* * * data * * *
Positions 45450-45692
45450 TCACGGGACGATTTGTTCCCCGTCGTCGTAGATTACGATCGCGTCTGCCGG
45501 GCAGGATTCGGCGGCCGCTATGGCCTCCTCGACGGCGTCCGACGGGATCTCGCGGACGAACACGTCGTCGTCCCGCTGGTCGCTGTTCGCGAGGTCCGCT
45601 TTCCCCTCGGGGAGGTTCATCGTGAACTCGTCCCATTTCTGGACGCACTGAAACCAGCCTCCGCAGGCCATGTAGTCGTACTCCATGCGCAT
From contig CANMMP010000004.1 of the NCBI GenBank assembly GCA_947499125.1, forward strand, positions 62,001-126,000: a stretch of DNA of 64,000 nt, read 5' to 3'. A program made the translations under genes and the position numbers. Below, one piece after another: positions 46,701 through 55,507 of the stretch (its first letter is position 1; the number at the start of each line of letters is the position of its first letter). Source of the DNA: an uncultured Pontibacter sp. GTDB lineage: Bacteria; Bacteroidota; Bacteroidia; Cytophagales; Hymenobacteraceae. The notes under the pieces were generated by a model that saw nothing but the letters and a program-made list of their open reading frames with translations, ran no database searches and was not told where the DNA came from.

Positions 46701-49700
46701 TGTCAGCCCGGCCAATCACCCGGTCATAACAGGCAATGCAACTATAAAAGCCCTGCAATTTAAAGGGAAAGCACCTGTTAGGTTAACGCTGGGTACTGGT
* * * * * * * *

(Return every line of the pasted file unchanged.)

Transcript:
Positions 45450-45692
45450 TCACGGGACGATTTGTTCCCCGTCGTCGTAGATTACGATCGCGTCTGCCGG
45501 GCAGGATTCGGCGGCCGCTATGGCCTCCTCGACGGCGTCCGACGGGATCTCGCGGACGAACACGTCGTCGTCCCGCTGGTCGCTGTTCGCGAGGTCCGCT
45601 TTCCCCTCGGGGAGGTTCATCGTGAACTCGTCCCATTTCTGGACGCACTGAAACCAGCCTCCGCAGGCCATGTAGTCGTACTCCATGCGCAT
From contig CANMMP010000004.1 of the NCBI GenBank assembly GCA_947499125.1, forward strand, positions 62,001-126,000: a stretch of DNA of 64,000 nt, read 5' to 3'. A program made the translations under genes and the position numbers. Below, one piece after another: positions 46,701 through 55,507 of the stretch (its first letter is position 1; the number at the start of each line of letters is the position of its first letter). Source of the DNA: an uncultured Pontibacter sp. GTDB lineage: Bacteria; Bacteroidota; Bacteroidia; Cytophagales; Hymenobacteraceae. The notes under the pieces were generated by a model that saw nothing but the letters and a program-made list of their open reading frames with translations, ran no database searches and was not told where the DNA came from.

Positions 46701-49700
46701 TGTCAGCCCGGCCAATCACCCGGTCATAACAGGCAATGCAACTATAAAAGCCCTGCAATTTAAAGGGAAAGCACCTGTTAGGTTAACGCTGGGTACTGGT